Monthly Archives: May 2018

A Worthy Insight Training

“Insight (εἴδησις, seeing, understanding) we take as a fine and worth-while thing..”
– From the opening passages of Aristotle’s ‘De Anima,’ quoted in Gendlin, Line by Line Commentary on Aristotle’s De Anima, Bk 1.

Because my topic is how we think about death and dying, and how we can best benefit from these facts of life, this work has insight as its primary topic. My OED gives, as a definition for ‘insight’: “The fact of penetrating with the eyes of the understanding into the inner character or hidden nature of things; a glimpse or view beneath the surface.” I want to look into the not-so-obvious dimensions of death and dying. Insight, from a Buddhist perspective, is about care, growth, and precision of understanding; hence, it is about more life, and that can occur even while one is dying.

A further major theme in this work is the exploration of the kind of thinking which fosters insight into death and dying; and, not only the how of that particular thinking, but the how of any thinking freshly. It sounds funny to say, because we adults think we know how to think. Yet, we are get along in our day-to-day thinking by relying on a mode of thinking acquired before the age of… say, mid-teens? Early, anyhow.

Death did figure in our thinking early in life, but we hardly got on top of the topic, did we? If so, why is there not peace abounding? We didn’t master a training in death-thinking, nor in thinking in general. In respect of death, we fell in line with our cultures, and adopted a ‘don’t-think-the-unsayable’ strategy.

A student recently came to see me shocked that her life-long friend died accidentally, unexpectedly, in the midst the friend’s routine daily activities. When this happens, the mourners find themselves without ground. They’ve mastered much else – engineering, medicine, building, creative arts, therapy, driving, or whatever – but they haven’t mastered the process of insight, which alone can light up the ‘space’ where death matters the most. People die in innumerable ways, frequently unexpectedly – and we are shocked. Why the shock? You might say it’s normal to be shocked. Is it? What do you mean by ‘normal’? And, if it is, maybe ‘normal’ is not optimally responsive to life’s powerful moments. Can we learn from death, when we are in shock?

I heard of a five-year-old who cried in anguish – “I don’t want to die.” That little one had seen it; he had commended that he will in fact die. From the point of view of the growth of insight, and of wisdom, that’s a precious moment. How do we carers respond, when that occurs?

There’s a YouTube of another five-year-old, inconsolable because she realizes that her precious, little, baby brother is going to change; to grow up. “I don’t want him to grow up,” she wails, keening before the event. She wants him to remain a baby, “because he is so cute.” She’s seen the fact that no matter how much she loves him – he won’t stay the way he is. She seems to Intuit that none of us will be here forever, because next she bawls: “And I don’t want to die when I’m a hundred!”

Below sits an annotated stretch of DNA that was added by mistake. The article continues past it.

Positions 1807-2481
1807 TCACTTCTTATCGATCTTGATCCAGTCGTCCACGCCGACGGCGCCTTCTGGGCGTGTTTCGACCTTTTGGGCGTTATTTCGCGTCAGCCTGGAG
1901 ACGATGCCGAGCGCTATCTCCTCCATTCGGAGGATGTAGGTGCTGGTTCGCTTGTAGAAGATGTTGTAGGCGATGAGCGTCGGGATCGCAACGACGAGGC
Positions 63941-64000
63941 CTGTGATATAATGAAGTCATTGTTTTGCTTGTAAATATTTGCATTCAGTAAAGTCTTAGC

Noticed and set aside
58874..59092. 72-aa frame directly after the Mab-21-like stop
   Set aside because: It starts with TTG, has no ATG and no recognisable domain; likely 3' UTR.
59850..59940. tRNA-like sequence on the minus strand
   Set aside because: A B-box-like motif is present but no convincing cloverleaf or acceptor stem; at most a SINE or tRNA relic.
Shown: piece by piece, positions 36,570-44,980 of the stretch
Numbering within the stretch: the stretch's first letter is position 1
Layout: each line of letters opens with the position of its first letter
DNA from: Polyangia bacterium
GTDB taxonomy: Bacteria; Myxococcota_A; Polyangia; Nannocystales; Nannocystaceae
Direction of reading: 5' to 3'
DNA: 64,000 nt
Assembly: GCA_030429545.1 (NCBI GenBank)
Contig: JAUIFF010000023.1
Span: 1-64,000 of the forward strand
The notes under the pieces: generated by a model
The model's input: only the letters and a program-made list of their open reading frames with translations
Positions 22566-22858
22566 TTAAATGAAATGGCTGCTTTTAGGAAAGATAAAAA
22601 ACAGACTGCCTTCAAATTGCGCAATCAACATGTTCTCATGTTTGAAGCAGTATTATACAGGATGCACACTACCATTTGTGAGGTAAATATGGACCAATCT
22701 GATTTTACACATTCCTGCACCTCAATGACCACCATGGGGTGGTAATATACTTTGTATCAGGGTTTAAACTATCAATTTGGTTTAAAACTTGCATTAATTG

I was uncomfortable that someone – presumably a parent – was making a video of her so interior moment, but seeing the video did get me thinking about other times, of other cases, when I have heard of children having this particular anguish. I think that most of us (if not all) have a child somewhat like that in us, a child who once said, or thought: “I don’t want to die.”

Tragically, if asked, the adults around us didn’t know what to say, except for the usual conventional, distracting platitudes. Things like: “Don’t worry about it. Don’t think about it – you’ll go to heaven and meet Toby” (or whatever our pet’s name was – or the grandparent’s name). You know the kind of thing. At best, the carers whom I’m talking about – the parents and teachers of curious or bewildered children – are thrown into a sea of loving pain, upon witnessing the anguish of these innocents; but they still can’t respond in a grounded way. Apart from platitudes, they might treat the child as cute (as in the YouTube video); or they might be embarrassed at their lack of capacity to meet their child’s existential angst.

Of course, I’m generalising, but think back to your education. Most adults in our society lack insight into death. Insight training didn’t happen in their childhood, either. So, how can they help their children, when they weren’t trained to investigate the subtle dimensions of life? For, death, despite appearances is a subtle matter. It’s as subtle as ‘mind.’ WeWe aren’t trained to investigate our minds – as rigorously as a good scientist would – to investigate that which is less obvious than chemicals, organs, and nervous systems; that which is closer to us than breathe – our actual, interactional being-in-and-of-now.

Before the age of twenty-six, not one person that I meet in flesh and blood suggested to me that it was legitimate to question what the ‘mind’ is. Not one. And I’d gone through university by then. No educator had helped me get a practical handle for the territory of ‘mind,’ until I meet the Buddhist teacher Lama Thubten Yeshe, in 1976. Yet, can we comprehend death without penetrating the hidden mind of freedom? Where are we teaching this in our schools?

As a result, we are left to depend on, and we daily serve, the standard body of our culture’s thought. Presently, in the standard training, we are expected to believe that we are fundamentally made up of non-living things – sub-atomic particles, elements, molecules, and so on; and, that at death, we simply re-become non-living entities – food for worms, or dust – and that’s it. The rest of the standard story is that between birth and (that kind of) death, we simply muddle through, heroically making up whatever story we can about what this life is, and who we are in it – any story that will work. Since post-modernism, all stories are equally true. This is the dominant model, isn’t it?